This week I heard about a little 3 year old who got so upset he would hurt himself banging his head against the wall. His caretaker told me she was baffled and at a loss of what they should do. For me this brought back memories. Before becoming a mother I had graduated with a degree in Social Work. I was currently working in the mental health system as a caseworker working with adults who suffered from things like schizophrenia, bipolar, severe depression etc. I had taken child development classes, knew the latest parenting strategies, etc. I was so ready to be the perfect parent. Thus entered my child. After my first born I was ready to tear up any parenting book I ever had.
Just as weight fads come and go and the latest research seems in stark contrast to what was popular just a few years earlier; parenting, and mental health theories also very much change. Should you put your baby on their stomache or back? Believe it or not this has changed often throughout the years.
Back 20 years ago the fad was timeout. If you knew how to do timeout correctly-you too could be the perfect parent. If my child wasn't perfect the problem was my time out skills. I bought into all this. So when my son started a temper temper I put him in his room, closed the door and said he could comeout when he calmed down. So in theory he would learn to calm down and I could let him go. But no, he was stronger willed than me. He would get so upset and escalate, toys would be thrown, and eventually he would bang his head against the wall until it bled.
Having maybe too much trust in professionals I consulted with my supervisors in the mental health field. They reassured me that all would be well and I needed to be stronger and never give in. So away I went in what seemed day after day with the battle of the wills. It was exhausting, stressful and awful. Now don't get me wrong- time out can be a great tool-for the right kid and the right situation. It's just there are many tools and each child is so different that one type of 'parenting' fits all is just silly.
Finally, after trying the 'professional' way with horrible, miserable results, my sweet mother gave the best advise of all. She explained that my brother was also a very 'strong willed' child. When he got real upset, she would quietly scratch his back. He would soon settle down. I was desperate! So yes, next time my son started his temper tantrum instead of putting him in his room for time out- I quietly scratched his back. ----I didn't give into him and give him what he wanted -- I just scratched his back. Soon the tantrums and head banging etc. stopped. We could move on.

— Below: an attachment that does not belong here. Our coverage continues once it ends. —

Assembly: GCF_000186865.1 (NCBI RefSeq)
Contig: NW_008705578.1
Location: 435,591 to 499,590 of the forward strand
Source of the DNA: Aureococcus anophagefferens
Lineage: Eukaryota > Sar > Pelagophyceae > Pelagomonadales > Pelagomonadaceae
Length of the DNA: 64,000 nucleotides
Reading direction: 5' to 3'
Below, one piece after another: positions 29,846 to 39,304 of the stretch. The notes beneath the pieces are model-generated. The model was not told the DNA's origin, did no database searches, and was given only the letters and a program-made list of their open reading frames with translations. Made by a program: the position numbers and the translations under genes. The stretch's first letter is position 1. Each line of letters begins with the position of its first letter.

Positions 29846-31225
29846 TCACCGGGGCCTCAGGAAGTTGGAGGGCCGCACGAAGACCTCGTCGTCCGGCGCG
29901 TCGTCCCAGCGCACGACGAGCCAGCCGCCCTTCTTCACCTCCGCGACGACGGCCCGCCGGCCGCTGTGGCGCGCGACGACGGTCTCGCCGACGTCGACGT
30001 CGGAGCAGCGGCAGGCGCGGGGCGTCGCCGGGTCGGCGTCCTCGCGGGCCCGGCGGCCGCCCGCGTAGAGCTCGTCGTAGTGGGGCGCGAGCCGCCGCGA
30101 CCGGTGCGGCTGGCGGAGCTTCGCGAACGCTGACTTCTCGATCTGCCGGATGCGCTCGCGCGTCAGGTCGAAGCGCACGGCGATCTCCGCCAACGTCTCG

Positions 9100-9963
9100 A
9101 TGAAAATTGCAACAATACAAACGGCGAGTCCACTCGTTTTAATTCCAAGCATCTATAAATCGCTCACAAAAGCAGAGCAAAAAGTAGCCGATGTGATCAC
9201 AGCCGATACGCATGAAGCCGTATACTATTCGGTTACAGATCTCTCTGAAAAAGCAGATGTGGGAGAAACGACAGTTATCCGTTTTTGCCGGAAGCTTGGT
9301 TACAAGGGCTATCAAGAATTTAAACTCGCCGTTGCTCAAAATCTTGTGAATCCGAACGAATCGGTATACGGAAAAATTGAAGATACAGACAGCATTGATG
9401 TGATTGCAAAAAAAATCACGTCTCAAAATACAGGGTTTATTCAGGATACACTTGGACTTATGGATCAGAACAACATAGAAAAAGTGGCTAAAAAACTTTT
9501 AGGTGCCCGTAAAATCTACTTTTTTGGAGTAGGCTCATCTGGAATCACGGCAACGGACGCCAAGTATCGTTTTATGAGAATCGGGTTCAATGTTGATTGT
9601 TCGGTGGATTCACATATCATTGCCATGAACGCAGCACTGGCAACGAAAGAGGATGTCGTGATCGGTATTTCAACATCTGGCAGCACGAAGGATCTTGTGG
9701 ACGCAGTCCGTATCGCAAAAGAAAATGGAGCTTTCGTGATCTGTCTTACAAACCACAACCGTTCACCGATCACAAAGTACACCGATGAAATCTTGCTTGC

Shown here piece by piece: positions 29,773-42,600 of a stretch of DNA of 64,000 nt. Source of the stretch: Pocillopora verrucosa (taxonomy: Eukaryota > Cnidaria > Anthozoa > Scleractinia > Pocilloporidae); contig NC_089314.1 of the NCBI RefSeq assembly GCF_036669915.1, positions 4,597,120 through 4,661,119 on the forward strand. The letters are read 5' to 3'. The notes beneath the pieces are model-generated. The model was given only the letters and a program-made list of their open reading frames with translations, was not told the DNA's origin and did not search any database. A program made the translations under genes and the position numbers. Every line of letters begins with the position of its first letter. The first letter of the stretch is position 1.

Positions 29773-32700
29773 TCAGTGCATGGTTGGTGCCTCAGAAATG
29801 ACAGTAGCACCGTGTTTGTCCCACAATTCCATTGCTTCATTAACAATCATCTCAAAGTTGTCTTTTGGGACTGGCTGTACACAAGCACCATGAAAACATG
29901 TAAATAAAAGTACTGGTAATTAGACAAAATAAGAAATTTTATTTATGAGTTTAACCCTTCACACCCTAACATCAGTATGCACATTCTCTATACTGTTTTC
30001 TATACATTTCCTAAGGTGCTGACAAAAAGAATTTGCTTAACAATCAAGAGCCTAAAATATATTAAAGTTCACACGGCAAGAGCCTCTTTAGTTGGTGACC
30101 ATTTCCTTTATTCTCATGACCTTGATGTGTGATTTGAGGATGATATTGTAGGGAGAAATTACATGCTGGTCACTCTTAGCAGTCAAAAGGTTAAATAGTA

I learned a lot from this. A lot of life lessons. When we act badly, we want to know we are still loved. No matter if we tell our moms we hate them, do crummy at school, are rude to our brother and sister---we still want to know someone cares about us and loves us. It doesn't mean we should get away with acting rotten. I don't think most of us really want to be 'naughty'. It's just harder for some of us than others. We want our limits and people not to give in to our every whim; but we don't want someone to give up on us. Time out is lonely. A scratch on the back lets them know we care even if they have messed up and are acting awful.
Another lesson is to follow your instincts. Yes, sometimes we should look to the latest professional advice. Professional advice can save us. But we also need to rely on that voice inside telling you what is right for your particular child. Also look to support from others who understand! If you have a child who is for example, autistic, a mother who isn't familiar with this and has what seems to be 'the perfect child' may have come up with wonderful parenting skills for their children but these may not work at all for your child with their special set of circumstances. So talk to other mothers who may have been in your shoes or may be in it. When I taught some of my friendship skills classes this fall, I happended to have kids had Asperger's and autism. The parents sat outside and visited while I had fun and taught the kids. I think the parents enjoyed visiting and supporting one another as much as anything. Get support from real people. In my case it was my mom. Had I gone to her sooner, and not been so prideful my days would have been a lot less stressful and my days happier.
Again if you need help, talk to others, read the latest books but listen to that voice
inside you who loves your child like no other. Parenthood is hard. Each child is different. But there is nothing more worth it.
I am a mother of 3. I have a passion for helping kids feel comfortable in their 'own skin'.